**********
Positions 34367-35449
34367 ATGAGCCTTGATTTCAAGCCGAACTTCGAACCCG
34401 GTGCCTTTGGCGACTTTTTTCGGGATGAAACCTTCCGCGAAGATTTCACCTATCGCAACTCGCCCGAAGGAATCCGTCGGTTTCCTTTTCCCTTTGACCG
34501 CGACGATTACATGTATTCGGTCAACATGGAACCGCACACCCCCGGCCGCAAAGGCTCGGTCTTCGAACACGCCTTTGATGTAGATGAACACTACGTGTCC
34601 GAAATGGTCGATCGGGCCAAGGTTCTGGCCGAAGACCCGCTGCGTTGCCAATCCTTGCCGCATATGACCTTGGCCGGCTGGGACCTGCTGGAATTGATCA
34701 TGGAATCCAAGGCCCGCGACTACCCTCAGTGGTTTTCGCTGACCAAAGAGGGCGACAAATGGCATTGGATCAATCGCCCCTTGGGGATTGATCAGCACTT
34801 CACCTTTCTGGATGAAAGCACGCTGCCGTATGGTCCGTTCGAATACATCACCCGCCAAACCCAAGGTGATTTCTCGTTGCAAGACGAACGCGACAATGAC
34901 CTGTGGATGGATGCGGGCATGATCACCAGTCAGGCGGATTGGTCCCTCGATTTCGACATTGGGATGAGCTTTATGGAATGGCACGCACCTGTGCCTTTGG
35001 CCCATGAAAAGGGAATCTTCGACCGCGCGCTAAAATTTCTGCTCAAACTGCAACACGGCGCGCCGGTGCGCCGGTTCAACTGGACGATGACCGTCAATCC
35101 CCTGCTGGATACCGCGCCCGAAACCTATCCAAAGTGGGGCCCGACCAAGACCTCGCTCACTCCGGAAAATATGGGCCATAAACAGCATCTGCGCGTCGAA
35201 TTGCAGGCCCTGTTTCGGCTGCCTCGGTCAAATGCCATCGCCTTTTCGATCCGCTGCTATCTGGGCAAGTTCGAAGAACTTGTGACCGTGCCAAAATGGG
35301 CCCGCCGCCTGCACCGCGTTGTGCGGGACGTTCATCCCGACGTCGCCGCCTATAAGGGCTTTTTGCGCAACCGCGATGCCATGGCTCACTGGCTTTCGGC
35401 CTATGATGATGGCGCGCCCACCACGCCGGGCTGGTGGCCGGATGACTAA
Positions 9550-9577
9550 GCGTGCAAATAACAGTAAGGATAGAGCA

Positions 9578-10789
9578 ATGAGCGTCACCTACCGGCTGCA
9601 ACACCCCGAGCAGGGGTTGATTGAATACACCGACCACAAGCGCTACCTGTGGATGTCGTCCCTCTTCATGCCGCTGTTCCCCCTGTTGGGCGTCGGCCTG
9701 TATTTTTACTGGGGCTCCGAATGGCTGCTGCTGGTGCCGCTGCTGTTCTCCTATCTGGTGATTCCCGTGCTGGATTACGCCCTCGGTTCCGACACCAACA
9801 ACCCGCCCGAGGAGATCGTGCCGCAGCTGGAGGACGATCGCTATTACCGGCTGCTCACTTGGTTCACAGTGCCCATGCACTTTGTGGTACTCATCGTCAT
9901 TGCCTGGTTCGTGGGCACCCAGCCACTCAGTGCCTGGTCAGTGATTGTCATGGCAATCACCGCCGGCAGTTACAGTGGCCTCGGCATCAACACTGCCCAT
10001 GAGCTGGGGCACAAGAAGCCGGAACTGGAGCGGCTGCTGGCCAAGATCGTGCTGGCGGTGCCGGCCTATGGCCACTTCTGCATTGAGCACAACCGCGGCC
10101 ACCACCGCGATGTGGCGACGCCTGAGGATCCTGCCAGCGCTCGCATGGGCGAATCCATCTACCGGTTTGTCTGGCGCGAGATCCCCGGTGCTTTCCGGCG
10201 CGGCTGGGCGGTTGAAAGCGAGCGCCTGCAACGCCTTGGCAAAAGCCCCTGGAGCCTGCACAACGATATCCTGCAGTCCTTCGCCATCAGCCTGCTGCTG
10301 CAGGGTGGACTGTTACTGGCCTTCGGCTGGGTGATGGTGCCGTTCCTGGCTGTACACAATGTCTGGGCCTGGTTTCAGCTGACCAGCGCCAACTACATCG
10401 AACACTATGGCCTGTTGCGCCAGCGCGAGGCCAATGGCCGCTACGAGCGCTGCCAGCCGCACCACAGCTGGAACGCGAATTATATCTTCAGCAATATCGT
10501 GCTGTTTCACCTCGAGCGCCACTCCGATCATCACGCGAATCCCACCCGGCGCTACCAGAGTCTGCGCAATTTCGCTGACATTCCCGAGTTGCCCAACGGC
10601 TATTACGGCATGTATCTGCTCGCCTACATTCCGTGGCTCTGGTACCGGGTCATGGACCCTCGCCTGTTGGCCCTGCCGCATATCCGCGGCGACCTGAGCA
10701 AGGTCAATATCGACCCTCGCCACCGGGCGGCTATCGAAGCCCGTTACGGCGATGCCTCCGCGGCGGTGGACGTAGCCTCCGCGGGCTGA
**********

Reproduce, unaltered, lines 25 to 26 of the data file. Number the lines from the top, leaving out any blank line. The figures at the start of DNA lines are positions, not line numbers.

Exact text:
10301 CAGGGTGGACTGTTACTGGCCTTCGGCTGGGTGATGGTGCCGTTCCTGGCTGTACACAATGTCTGGGCCTGGTTTCAGCTGACCAGCGCCAACTACATCG
10401 AACACTATGGCCTGTTGCGCCAGCGCGAGGCCAATGGCCGCTACGAGCGCTGCCAGCCGCACCACAGCTGGAACGCGAATTATATCTTCAGCAATATCGT